Lengeh Near Bandare Lengeh
Taheri Near Bandare Taheri
Kohkilooyeh Near Behbahan
Abdanaan Near Dezful
Kerend Near Ghasre Shirin
In 1979 more than 90% of the job was completed.

All these 19 radar sites and facilities were built in less than 15 years. (1962-1977). While in the 23 years of Islamic regime, between 1979 and 2001, not even 1 site has been built!
Each radar site had the capacity to house 3000 to 7000 personnel and their families, and consisted of the following facilities:
Communications Sites which provided the state of the art communications network throughout the sites, the radar stations and the high command.
Anti-aircraft Hawk & Rapier ground to air missile sites,
“Hawk” ground to air missile system with its control and guidance system AN/TSQ-73 for high altitude targets and
“Rapier” ground to air Missile system for Low altitude targets.
Air Defense radars were linked to their respective defensive Hawk and Rapier Anti Aircraft missiles radar systems.
Anti-aircraft artillery (AAA) Urlikan Guns
Headquarter Buildings
Guard housing, support facilities, and motor pool
Housing community, BOQ and guest houses.
Banks, commissary, theatres, and schools.
Officer’s, Homafar’s and NCOs Club.
Medical and sports facilities.
Landing strip / airport, ATC and their associated facilities


“Hawk” for high altitude targets


“Rapier” for Low altitude targets

From 1957 to 1979, the Air Defense Command commanders were:
Capt. Hossein Soroodi
Lt. Col. Ali Nakhjawan
Col. Khalil Nadji
Brig. Gen. Esfandiari (Lt. Gen. M.H.Esfandiari ADC commander from 1961-1974)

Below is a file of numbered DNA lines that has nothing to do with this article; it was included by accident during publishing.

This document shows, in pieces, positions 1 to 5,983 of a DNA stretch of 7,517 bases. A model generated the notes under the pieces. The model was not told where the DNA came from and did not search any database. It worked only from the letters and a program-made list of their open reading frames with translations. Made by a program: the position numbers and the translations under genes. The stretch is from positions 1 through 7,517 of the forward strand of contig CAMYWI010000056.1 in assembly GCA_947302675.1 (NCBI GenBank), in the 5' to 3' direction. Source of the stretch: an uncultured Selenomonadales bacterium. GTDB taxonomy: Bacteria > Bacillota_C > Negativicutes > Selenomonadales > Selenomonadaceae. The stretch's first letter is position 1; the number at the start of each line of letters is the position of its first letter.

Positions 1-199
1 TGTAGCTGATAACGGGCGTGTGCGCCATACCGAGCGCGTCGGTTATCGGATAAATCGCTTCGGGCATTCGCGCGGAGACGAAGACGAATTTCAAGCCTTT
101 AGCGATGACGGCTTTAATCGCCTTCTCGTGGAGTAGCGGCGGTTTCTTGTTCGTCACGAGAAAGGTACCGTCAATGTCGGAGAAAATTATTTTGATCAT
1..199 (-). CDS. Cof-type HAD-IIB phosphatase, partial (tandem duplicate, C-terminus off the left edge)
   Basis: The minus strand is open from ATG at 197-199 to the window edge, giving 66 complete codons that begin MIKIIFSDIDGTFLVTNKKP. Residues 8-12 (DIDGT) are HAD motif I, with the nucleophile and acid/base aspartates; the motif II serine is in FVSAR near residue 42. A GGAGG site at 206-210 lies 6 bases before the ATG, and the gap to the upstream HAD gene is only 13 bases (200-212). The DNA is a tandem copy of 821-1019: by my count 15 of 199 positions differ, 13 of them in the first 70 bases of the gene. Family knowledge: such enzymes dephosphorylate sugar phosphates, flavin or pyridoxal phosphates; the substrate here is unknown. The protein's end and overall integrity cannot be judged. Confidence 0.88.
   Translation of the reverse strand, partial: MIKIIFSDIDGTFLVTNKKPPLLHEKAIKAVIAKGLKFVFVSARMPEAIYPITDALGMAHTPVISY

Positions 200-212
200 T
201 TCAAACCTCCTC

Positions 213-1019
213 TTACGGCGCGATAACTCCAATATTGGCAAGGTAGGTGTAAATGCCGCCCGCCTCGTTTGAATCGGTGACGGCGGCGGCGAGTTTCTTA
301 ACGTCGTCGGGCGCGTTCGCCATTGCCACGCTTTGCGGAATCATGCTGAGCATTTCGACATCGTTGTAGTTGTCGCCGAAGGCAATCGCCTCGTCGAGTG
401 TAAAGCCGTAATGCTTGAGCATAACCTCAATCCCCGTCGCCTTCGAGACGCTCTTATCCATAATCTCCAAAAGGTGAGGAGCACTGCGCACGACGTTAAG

General Amir Kamiabi Pour
General Saeed Mehdiyoun
General Shapour Khourammi — Deputy ADC Command
Note: We need photos of these commanders! Please inform us if you have any to share.

The American radars did not perform well in the hot and humid weather of the Persian Gulf. Several attempts to upgrade the radars did not correct the problem instead made it even worse (General Dynamics final upgrade of the American search radar made by Bendix installed in the Western Iran, Persian Gulf region and the kish island resulted in
” Zero Detection”)! It may be pertinent to mention that in 1972 due to extensive detection and coverage problems arising in most areas, particularly the Persian Gulf region, either from inadequacies associated with the installed foreign radar systems themselves or selection of poor radar sites by the foreign military advisers, an extensive radar coverage optimization study was carried out by the IIAF with the help of USAF, FAA, US universities & industries and Pentagon. A thorough search for more suitable radar sites and extensive meteorological investigation of the Persian Gulf region weather behavior pattern, from zero feet to 10,000 ft above the sea level, and interoperability and suitability of yielding the desired interlaced-mesh radar coverage of the Iranian airspace by various radar systems namely: ground, mobile and HAWK missiles radar were conducted which eventually led to further studies such as the Automation of the Iranian Defense, deployment/purchase of AWACS, etc. The study of the Automation of the ADC which later led to the same for the entire Iranian Defense System, apart from its technological complexity and mammoth implementation undertaking became highly a political issue and was strongly opposed by USSR government which finally compelled the governments of Iran and the USA to abandon it. The Automation of the Iranian Defense conceptually in a nutshell consisted of: two hardened Command Posts (the primary Command Post and its backup) buried in the mountains in the Northern and Southern Iran hardened to withstand a direct hit of a 1000 lb bomb. The raw data from the nationwide radar sites, airbases, Navy, Army, etc were to get locally converted into digitized data by digitizers and then the real time data with the aid of special modems would be transferred via national microwave telecommunication system to the two gigantic main frame computers located at the two command posts where the information would have been processed and used.